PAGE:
October 4, 2023

The monitoring of soil moisture content and plant water status is of particular importance since these conditions are essential for proper management of nutrition and irrigation.

Proper monitoring would allow for efficient irrigation management that saves water, energy, fertiliser use and time, improving the quantity and quality of production. Sustainable soil preservation is relevant for monitoring watered soils and safeguarding food production, as well as for the preservation of their associated ecosystem services that are increasingly threatened by pollution.

Nowadays, the problem of environmental pollution is growing, especially in soil. Soil absorbs a wide variety of harmful substances, from heavy metals to organic pollutants and microplastics.  Some unsustainable agricultural practices continue to contaminate the soil, mostly due to the use of copper- and cadmium-based fertilisers or pesticides. In addition, agricultural practices are not the only sources of soil pollution: poorly managed waste and industrial activities are also responsible for soil contamination.

Another source of concern for soil contamination is oil leakage that flows out of broken oil pipelines. Oil leakages may spread over large areas, causing irreparable damage without being detected. As a result, the presence of these soil pollutants causes a chain reaction, altering soils’ biodiversity, nutrients, groundwater, and reducing soil organic matter.

However, the wide variety of contaminants, soils, and climatic conditions results in high costs for monitoring and comprehensive assessment of soil quality and land pollution.

Soil absorbs a wide variety of harmful substances

For all these reasons, there is a great need to monitor soils for different purposes, from pollution prevention to watercontent control, simultaneously ensuring high reliability and low-cost methods. This theme was partially addressed in the project WetSoil, led by the Electromagnetics Research Group (EMRG) at the University of Malta (UM).

WetSoil, a project funded by the Energy and Water Agency, saw through the development of a soil-moisture-content-monitoring system which consisted of five antennas, each having a different length, connected to a central system.

A signal is sent from the central system down to each antenna and, depending on the response received back at the central system, the amount of water in the soil at different depths could be quantified.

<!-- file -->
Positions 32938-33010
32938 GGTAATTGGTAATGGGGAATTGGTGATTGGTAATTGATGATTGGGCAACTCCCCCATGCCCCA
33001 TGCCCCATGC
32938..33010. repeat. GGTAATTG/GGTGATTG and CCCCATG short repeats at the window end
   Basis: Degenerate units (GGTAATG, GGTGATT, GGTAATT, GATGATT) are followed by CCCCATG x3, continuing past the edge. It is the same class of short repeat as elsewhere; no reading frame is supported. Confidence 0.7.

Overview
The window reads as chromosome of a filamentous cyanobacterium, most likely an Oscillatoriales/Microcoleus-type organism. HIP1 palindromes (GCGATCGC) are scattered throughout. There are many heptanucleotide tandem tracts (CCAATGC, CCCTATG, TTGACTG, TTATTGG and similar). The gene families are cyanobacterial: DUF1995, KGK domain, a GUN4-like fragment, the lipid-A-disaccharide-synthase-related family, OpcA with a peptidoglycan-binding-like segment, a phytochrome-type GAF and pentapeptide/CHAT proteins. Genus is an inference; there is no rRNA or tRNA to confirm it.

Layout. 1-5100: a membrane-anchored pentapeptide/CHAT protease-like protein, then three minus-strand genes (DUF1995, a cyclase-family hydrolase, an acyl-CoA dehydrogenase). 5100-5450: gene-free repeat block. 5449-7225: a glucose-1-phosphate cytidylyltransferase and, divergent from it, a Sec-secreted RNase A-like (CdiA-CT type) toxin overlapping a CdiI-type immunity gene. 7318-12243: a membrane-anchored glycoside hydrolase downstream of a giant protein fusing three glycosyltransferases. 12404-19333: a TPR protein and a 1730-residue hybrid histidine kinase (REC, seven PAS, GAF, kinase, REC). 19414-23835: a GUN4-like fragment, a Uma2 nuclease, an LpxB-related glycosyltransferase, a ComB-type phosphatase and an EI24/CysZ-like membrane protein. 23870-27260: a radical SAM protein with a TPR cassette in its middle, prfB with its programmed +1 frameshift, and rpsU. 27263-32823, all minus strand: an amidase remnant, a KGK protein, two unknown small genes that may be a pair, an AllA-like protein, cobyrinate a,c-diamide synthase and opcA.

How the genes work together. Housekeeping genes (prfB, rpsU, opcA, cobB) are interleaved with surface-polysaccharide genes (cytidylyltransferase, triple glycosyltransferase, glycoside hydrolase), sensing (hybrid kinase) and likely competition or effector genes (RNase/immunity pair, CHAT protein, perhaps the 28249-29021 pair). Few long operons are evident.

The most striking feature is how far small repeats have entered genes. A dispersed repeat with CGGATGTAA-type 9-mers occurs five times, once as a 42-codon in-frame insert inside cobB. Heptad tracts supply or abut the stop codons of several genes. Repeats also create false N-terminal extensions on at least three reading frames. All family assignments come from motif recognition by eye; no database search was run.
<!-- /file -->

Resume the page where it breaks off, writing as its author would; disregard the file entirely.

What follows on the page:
This system is currently part of a pilot project and additional experiments are being conducted to quantify contaminants in Maltese soils. This will help farmers automate their irrigation schedule based on scientific knowledge and plan their fertilisation schemes for optimal use.

Lourdes Farrugia is a senior lecturer and researcher.

Sound Bites

•        Today, flood irrigation remains the most popular crop irrigation method worldwide. Using this method, water is pumped or brought to the fields and is allowed to flow along the ground among the crops. This method is simple and cheap, and thus it is widely used by societies in less developed parts of the world.

•        Most of the farmers in Malta base their crops’ irrigation timing and water volume requirements on experience acquired through the years, as well as upon individual assessment. This is achieved by looking at the soils’ appearance, texture and the plants’ condition, colour and leaf appearance. Farmer’s survey report, WetSoil.

For more soundbites, listen to Radio Mocha Malta


•        While only 20% of the world’s farmland is irrigated, it produces 40% of our food supply.

•        Globally, agriculture water withdrawals account for more than double the combined withdrawals for municipal and industrial use.

•        Agriculture wastes 60% of the 2,500 trillion litres of water it uses each year.

•        There are many vegetables that can grow without requiring a lot of water. Some examples include asparagus, rhubarb, corn, and beans.

•        On the other hand, there are crops that are highly water-intensive. These include rice, soybeans, wheat and sugarcane.

For more trivia, see: www.um.edu.mt/think.


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